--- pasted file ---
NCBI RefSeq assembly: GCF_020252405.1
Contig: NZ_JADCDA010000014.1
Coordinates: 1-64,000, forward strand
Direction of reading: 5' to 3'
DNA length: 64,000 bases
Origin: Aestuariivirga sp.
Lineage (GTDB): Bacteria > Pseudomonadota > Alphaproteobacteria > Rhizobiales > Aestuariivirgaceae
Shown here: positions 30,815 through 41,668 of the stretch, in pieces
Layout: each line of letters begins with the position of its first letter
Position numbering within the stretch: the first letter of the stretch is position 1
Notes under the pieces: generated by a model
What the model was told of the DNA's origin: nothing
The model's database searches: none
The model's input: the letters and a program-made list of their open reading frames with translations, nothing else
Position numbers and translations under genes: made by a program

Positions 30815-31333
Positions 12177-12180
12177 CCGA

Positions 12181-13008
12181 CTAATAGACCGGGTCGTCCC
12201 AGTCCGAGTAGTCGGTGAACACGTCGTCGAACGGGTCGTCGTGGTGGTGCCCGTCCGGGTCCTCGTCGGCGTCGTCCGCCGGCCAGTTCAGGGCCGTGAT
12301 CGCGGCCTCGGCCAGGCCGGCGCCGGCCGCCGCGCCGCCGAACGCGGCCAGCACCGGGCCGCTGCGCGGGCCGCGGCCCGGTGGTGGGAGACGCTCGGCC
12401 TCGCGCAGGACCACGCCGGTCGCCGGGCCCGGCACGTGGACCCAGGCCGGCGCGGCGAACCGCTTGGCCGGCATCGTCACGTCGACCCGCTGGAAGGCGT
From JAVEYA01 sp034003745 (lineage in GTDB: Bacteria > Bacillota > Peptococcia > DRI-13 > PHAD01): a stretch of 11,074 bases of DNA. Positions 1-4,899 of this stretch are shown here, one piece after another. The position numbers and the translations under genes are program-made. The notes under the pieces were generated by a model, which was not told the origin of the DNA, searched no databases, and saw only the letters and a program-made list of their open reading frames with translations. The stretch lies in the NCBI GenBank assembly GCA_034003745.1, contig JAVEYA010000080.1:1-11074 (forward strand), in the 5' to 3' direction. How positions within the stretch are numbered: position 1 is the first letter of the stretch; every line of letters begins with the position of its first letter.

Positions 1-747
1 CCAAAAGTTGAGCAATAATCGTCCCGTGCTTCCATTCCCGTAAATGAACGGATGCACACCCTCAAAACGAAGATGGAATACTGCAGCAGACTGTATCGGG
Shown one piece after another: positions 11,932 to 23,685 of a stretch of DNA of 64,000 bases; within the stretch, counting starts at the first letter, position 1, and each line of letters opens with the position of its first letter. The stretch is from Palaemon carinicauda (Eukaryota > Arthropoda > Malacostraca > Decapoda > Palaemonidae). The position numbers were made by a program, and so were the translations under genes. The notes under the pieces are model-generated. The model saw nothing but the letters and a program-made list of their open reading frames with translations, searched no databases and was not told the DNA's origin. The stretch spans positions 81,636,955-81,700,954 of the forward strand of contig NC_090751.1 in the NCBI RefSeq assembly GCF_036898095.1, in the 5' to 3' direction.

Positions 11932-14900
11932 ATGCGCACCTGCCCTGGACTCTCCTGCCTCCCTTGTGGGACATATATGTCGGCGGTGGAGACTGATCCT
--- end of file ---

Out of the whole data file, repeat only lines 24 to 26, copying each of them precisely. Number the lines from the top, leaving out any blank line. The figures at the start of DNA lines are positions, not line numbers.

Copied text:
From JAVEYA01 sp034003745 (lineage in GTDB: Bacteria > Bacillota > Peptococcia > DRI-13 > PHAD01): a stretch of 11,074 bases of DNA. Positions 1-4,899 of this stretch are shown here, one piece after another. The position numbers and the translations under genes are program-made. The notes under the pieces were generated by a model, which was not told the origin of the DNA, searched no databases, and saw only the letters and a program-made list of their open reading frames with translations. The stretch lies in the NCBI GenBank assembly GCA_034003745.1, contig JAVEYA010000080.1:1-11074 (forward strand), in the 5' to 3' direction. How positions within the stretch are numbered: position 1 is the first letter of the stretch; every line of letters begins with the position of its first letter.

Positions 1-747
1 CCAAAAGTTGAGCAATAATCGTCCCGTGCTTCCATTCCCGTAAATGAACGGATGCACACCCTCAAAACGAAGATGGAATACTGCAGCAGACTGTATCGGG